[Cross-posted at Revise and Dissent.]
The German bombing of London and other British cities between September 1940 and May 1941 is referred to as "the Blitz", a contemporary term which, if not actually coined by the press, was certainly popularised by it. Blitz is short for blitzkrieg, German for "lightning war", which was the label given to the spectacularly mobile armoured offensives, strongly supported by tactical bombing, which led to the rapid conquests of Poland and France. Sometimes it is suggested that it was inappropriate or inaccurate to apply a word having to do with fast-paced ground combat, involving Panzers and Stukas, to a fundamentally different type of warfare, a strategic bombing campaign lasting nine months in which no territory was exchanged and no soldiers even saw each other. For example, after noting the popular origins of blitz, A. J. P. Taylor added as a footnote:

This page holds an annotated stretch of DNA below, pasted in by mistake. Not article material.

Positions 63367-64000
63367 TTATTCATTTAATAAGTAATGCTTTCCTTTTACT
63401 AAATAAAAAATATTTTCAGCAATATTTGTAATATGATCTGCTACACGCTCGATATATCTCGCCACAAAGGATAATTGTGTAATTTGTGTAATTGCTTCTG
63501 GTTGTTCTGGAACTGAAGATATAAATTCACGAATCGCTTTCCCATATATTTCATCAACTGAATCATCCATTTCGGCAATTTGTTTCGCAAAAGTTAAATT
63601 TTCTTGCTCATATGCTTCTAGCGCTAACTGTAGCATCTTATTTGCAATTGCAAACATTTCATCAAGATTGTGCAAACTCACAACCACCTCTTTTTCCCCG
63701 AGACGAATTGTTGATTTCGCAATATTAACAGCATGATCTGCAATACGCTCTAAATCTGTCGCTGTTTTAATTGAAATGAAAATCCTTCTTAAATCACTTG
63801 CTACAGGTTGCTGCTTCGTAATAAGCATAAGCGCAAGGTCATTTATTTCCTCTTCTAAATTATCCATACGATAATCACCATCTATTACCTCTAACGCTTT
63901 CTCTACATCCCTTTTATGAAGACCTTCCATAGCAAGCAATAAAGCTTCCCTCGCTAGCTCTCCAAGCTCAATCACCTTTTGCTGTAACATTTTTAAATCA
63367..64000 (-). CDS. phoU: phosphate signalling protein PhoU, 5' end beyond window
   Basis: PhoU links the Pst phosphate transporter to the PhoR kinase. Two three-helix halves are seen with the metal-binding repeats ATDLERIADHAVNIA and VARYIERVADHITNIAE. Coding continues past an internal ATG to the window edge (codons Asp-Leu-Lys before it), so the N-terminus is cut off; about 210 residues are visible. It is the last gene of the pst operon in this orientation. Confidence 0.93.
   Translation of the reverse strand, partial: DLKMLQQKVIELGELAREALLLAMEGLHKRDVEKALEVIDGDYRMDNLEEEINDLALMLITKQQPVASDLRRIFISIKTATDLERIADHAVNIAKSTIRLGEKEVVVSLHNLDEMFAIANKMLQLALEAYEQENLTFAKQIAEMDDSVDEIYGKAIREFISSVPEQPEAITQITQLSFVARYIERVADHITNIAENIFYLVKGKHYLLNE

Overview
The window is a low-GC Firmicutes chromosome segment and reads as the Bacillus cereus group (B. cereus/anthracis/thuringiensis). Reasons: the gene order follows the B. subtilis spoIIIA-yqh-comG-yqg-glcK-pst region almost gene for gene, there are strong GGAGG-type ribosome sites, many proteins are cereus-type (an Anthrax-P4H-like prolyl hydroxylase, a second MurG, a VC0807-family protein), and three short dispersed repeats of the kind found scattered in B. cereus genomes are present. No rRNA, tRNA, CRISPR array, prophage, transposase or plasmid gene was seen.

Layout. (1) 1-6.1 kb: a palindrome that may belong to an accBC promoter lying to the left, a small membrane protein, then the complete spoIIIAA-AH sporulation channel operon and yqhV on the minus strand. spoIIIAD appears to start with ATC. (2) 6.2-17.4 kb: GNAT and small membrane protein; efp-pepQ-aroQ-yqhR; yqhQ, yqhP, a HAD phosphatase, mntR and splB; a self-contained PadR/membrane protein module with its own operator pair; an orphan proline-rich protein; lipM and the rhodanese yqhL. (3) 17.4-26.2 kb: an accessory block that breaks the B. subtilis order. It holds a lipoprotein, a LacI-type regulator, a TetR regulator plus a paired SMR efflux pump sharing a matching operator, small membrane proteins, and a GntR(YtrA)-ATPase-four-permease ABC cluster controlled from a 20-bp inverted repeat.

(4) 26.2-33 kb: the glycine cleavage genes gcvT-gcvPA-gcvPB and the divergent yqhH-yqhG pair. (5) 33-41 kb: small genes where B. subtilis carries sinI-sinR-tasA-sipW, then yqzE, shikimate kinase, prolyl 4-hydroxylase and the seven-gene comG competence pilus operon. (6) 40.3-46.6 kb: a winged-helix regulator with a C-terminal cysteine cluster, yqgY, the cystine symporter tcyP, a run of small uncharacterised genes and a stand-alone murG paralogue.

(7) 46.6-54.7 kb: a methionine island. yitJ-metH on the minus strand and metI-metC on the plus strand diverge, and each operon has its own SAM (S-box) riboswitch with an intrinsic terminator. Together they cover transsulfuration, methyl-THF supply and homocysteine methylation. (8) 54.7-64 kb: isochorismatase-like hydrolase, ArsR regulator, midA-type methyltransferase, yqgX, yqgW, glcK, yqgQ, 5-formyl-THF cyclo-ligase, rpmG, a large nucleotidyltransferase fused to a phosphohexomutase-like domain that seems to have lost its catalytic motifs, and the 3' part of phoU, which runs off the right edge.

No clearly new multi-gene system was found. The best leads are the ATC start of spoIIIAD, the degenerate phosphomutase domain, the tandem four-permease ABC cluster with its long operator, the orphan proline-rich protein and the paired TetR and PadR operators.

Popular parlance was, of course, wrong. 'Blitz' was lightning war. This was the opposite.1
The Wikipedia page on the Blitz says:
The German military doctrine of speed and surprise was described as Blitzkrieg, literally lightning war, from which the British use of blitz was derived. While German air-supported attacks on Poland, France, the Netherlands and other countries may be described as blitzkrieg, the prolonged strategic bombing of London did not fit the term.
I'd like to suggest here that while it's true that the Blitz wasn't a lightning war, nonetheless it was a blitzkrieg. Confused? Hopefully I can explain ...
Firstly, note that initially blitz and blitzkrieg were synonymous terms. So immediately after the first big raids on London on 7 September 1940, the Daily Express was already using the familiar term: 'Blitz bombing of London goes on all night'.2 But at the same time, the Spectator was calling it a blitzkrieg:
The full purpose of the Blitzkrieg may have been more fully revealed by the time these lines are read. Its immediate object no doubt is to break morale.3
(Blitzkrieg seems to have been more common at first, but after a month or so it was replaced by blitz.) I think this is significant, because it shows that the British didn't think of the Blitz as something fundamentally different from blitzkrieg. It was the blitzkrieg, as applied to the attempted conquest of Britain -- which, being separated from the Continent by the English Channel, obviously wasn't going to play out in exactly the same way as it did in Poland and the West.